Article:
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Hamilton Forum debate contends with the power of the Supreme Court

Just days before the confirmation of Justice Amy Coney Barrett, the prominence of the nation’s highest court came into discussion at Middlebury. The Alexander Hamilton Forum hosted its second debate of the semester last Wednesday, titled “Has the Supreme Court Become Too Powerful?”

The debate featured two guest speakers, Adam J. White and Suzanna Sherry ’76, arguing for and against, respectively, the question proposed by the title of the debate. White is a fellow at the American Enterprise Institute, as well as an Assistant Professor at the Antonin Scalia Law School of George Mason University. Sherry serves as the Herman O. Loewenstein Chair in Law at Vanderbilt University Law School.

The event, hosted over Zoom, used a webinar format, meaning only the guest lecturers and moderators could be seen. Professor Gary Winslett, who hosted the debate with Professor Keegan Callanan, told The Campus that attendance peaked at 73 viewers.

White argued that the Supreme Court is, in fact, too powerful, and started by pointing to the “superstar celebrity” status of justices, as demonstrated by the recent Amy Coney Barrett media coverage. He cited the “gravitational pull” of the court, which blows its role out of proportion.

Adam J. White (top left) and Suzanna Sherry ’76 (bottom right) debated via a Zoom web conference last Thursday.

Traditionally the “least dangerous branch,” as he put it, the court’s job is to dictate higher law in accordance with textualist or originalist interpretations of the Constitution. White noted that he does not particularly differentiate between the two interpretations and sees them as linked.

“It’s not right versus left, but rather judicial restraint versus judicial activism,” he said.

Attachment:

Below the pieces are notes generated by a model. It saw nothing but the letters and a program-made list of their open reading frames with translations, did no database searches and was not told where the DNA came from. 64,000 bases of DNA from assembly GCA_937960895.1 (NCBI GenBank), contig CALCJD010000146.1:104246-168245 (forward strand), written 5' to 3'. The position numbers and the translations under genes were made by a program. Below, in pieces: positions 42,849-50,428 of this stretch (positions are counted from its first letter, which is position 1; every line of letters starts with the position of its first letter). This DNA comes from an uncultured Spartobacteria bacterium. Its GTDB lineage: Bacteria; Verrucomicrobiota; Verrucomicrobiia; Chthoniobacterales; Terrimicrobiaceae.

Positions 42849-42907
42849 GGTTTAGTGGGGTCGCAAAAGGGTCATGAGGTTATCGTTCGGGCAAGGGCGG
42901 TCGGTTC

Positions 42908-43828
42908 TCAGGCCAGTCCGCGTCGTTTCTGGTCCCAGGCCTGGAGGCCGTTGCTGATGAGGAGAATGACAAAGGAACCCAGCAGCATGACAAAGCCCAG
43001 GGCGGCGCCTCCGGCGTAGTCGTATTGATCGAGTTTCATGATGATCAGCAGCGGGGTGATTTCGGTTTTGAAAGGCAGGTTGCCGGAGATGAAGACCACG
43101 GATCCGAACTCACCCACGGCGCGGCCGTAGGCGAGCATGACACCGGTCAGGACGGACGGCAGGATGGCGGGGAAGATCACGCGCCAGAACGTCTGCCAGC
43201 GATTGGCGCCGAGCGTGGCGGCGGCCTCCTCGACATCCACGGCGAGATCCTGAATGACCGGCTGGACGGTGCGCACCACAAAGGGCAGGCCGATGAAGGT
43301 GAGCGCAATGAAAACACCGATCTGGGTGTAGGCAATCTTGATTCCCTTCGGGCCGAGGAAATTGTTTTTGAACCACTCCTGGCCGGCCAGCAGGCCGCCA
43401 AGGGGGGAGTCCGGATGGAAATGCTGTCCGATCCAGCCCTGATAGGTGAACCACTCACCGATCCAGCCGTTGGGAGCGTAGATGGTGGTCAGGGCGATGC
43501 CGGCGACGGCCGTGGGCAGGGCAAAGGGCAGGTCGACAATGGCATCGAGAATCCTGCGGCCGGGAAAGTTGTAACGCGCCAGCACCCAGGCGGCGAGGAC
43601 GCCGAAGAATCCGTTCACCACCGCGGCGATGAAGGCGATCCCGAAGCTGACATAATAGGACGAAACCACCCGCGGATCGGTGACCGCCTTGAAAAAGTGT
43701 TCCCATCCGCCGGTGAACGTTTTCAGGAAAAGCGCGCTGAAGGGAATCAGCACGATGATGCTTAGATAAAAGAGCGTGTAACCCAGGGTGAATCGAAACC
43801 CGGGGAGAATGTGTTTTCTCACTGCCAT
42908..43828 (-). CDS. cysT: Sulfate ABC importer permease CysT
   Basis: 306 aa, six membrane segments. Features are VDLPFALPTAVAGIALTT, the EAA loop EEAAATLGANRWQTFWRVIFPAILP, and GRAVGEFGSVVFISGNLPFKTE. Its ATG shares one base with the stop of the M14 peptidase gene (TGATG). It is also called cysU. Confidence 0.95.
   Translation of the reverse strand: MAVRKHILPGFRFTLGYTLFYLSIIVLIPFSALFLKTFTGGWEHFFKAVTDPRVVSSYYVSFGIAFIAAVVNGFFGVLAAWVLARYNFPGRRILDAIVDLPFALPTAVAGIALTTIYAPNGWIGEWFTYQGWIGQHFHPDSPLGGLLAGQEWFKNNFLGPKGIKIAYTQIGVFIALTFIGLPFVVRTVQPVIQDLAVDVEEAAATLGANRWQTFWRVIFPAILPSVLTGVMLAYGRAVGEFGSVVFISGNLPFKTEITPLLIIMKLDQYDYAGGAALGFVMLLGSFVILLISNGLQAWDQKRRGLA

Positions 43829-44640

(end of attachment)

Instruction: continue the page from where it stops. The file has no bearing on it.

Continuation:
Sherry pushed back against White’s characterization and called attention to the fact that a deferential Supreme Court makes more mistakes than an active one.

Citing in particular Korematsu v. United States, in which the Court upheld Japanese internment, Sherry argued that judicial restraint can have drastic consequences. She argued that the Supreme Court does not have that much power, which could be considered “analogous to but less than” the relative power of the other two branches of government.

One point on which the professors agreed was that the Supreme Court discourse tends to become more relevant during periods of political polarization and hyper-partisanship before an election.

The death of Ruth Bader Ginsburg last month ushered in an ugly discussion about the logistics of appointing a federal justice, which ended with the Senate swearing in Justice Amy Coney Barrett along party lines on Tuesday morning.

Tom Sacco ’20.5 attended the talk and was unsure which side had a stronger argument.

“After watching the talk, it seemed like they were debating two sides of the same coin. To me, it seems like the Supreme Court has a lot of power in some areas but is limited in other key ones, and they were choosing to focus on different aspects, as well as debating the semantics of textualism and originalism,” he said.

The Alexander Hamilton Forum’s next debate was announced on Wednesday and is titled  “When Should We Trust the Experts?” It is scheduled for Nov. 10.